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'We must be prepared for war,' says Spalding-area MP

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Here's the weekly Hayes in the House column, by MP Sir John Hayes...

The Roman maxim “If you want peace, prepare for war” remains timelessly wise. A wisdom that the West must live by in the face of Russian expansionism, as the Ukrainian war reminds us of what happens when wicked men believe they can bring the world to heel through force of arms.

From Napoleon to Hitler and the Soviets, for centuries the perverse desire to dominate has led to destruction across our continent. Sensible voices advertising reasonableness and common sense go unheard, drowned out by the marching feet of armies and the noise of gunfire. In order to preserve peace, the virtuous nations of the world must indeed be prepared for war.

The United Kingdom has a proud history of standing up for allies and friends facing the might of a violent neighbour. The reason we have been able to tilt the course of history away from despotic oppression is our nation’s willingness to back words with deeds.

MP Sir John Hayes (57855226)
MP Sir John Hayes (57855226)

With the third largest defence budget in the world, behind just the United States and China, and one of only nine NATO members to meet the requirement to spend at least 2.0% of GDP on defence, the United Kingdom adds muscle to the NATO alliance.

A strength of existential importance as Russian tanks invade Ukraine and Chinese warplanes violate Taiwanese airspace.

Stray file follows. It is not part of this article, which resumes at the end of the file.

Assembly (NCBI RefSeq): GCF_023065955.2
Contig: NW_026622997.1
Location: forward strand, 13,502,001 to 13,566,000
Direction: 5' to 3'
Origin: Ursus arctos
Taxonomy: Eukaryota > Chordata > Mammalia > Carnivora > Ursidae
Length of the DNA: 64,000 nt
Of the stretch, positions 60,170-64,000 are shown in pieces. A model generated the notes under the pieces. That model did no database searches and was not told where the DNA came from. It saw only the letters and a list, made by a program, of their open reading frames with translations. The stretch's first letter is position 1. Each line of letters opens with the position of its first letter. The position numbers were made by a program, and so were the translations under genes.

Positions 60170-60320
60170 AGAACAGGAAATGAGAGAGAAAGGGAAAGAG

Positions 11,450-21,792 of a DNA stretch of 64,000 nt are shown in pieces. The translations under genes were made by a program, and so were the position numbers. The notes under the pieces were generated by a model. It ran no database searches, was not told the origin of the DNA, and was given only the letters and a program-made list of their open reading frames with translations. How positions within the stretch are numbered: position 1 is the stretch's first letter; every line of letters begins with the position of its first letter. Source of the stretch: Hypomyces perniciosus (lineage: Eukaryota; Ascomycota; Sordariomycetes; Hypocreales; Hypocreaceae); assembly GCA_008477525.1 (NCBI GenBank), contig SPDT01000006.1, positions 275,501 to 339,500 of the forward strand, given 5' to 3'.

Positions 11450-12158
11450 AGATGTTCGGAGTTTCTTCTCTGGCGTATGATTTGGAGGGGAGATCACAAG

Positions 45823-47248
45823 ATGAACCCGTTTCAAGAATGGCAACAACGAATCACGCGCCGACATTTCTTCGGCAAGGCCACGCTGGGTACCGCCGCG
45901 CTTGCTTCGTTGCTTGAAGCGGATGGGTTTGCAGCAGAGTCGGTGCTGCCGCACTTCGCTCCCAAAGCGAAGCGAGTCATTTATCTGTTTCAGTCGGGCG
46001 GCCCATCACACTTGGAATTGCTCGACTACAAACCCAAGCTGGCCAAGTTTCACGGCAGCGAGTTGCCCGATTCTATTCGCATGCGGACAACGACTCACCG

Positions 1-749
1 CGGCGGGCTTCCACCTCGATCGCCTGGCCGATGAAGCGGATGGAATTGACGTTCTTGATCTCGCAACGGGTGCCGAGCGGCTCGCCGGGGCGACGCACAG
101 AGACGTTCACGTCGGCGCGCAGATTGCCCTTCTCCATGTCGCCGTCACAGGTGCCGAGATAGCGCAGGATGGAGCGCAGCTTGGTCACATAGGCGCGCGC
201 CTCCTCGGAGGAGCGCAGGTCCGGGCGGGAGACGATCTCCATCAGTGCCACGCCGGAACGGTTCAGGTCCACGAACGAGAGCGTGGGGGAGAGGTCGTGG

While the United Kingdom can be proud of defence commitments which allow us to play a leading role as a global guarantor of peace, we must now recalibrate what is required to confront threats from resurgent rogue states.

When Putin invaded Ukraine, the West rose to the occasion and nations which once hesitated are now pledging historic increases to their defence budgets.

German Chancellor Olaf Scholz has vowed to spend £69 billion to turn Germany into a more substantial military ally, while previously neutral Finland and Sweden are well on their way to swelling NATO’s ranks.

These seismic changes signal the dawn of a new era, in which Britannia must once again be ready to take up her shield in defence of the civilised world.

The current 2% of GDP target was admirable in times of peace, but in times of war it is just not enough.

Last year’s defence review, which signalled modest spending increases of 1.5% must be re-evaluated. We need a new review of spending which acknowledges that the peace dividend of recent times has come to an end.

The Defence Secretary, and the new head of the British Army, were right to call for an increase in British defence spending in light of the first European land war involving a major continental power since 1939.

The international status quo has changed irrevocably - not for the better - and so must our priorities.

More investment, not less, is needed for Britain to remain ready and able to stand against those who would change the world through fire and blood. Which is why last week’s commitment by Boris Johnson to spend what’s necessary must be realised as soon as possible.

For, in these troubled times, it is surely wrong to continue with cuts that would shrink the British army to its smallest size since the 18th century.

The war in Ukraine has reminded the world that – far from futuristic misjudgements commonly cited until it began - conventional warfare is not a thing of the past.

Boots on the ground; armour and artillery remain as critically relevant as ever.

Straightforwardly, the UK would be less safe, less secure, and less able to stand by its allies if cuts go ahead.

Times have changed, but Britain’s duty has not.

If the United Kingdom wants peace, we should speak the only language understood by aggressors. We must prepare for war, or war will find us unprepared.

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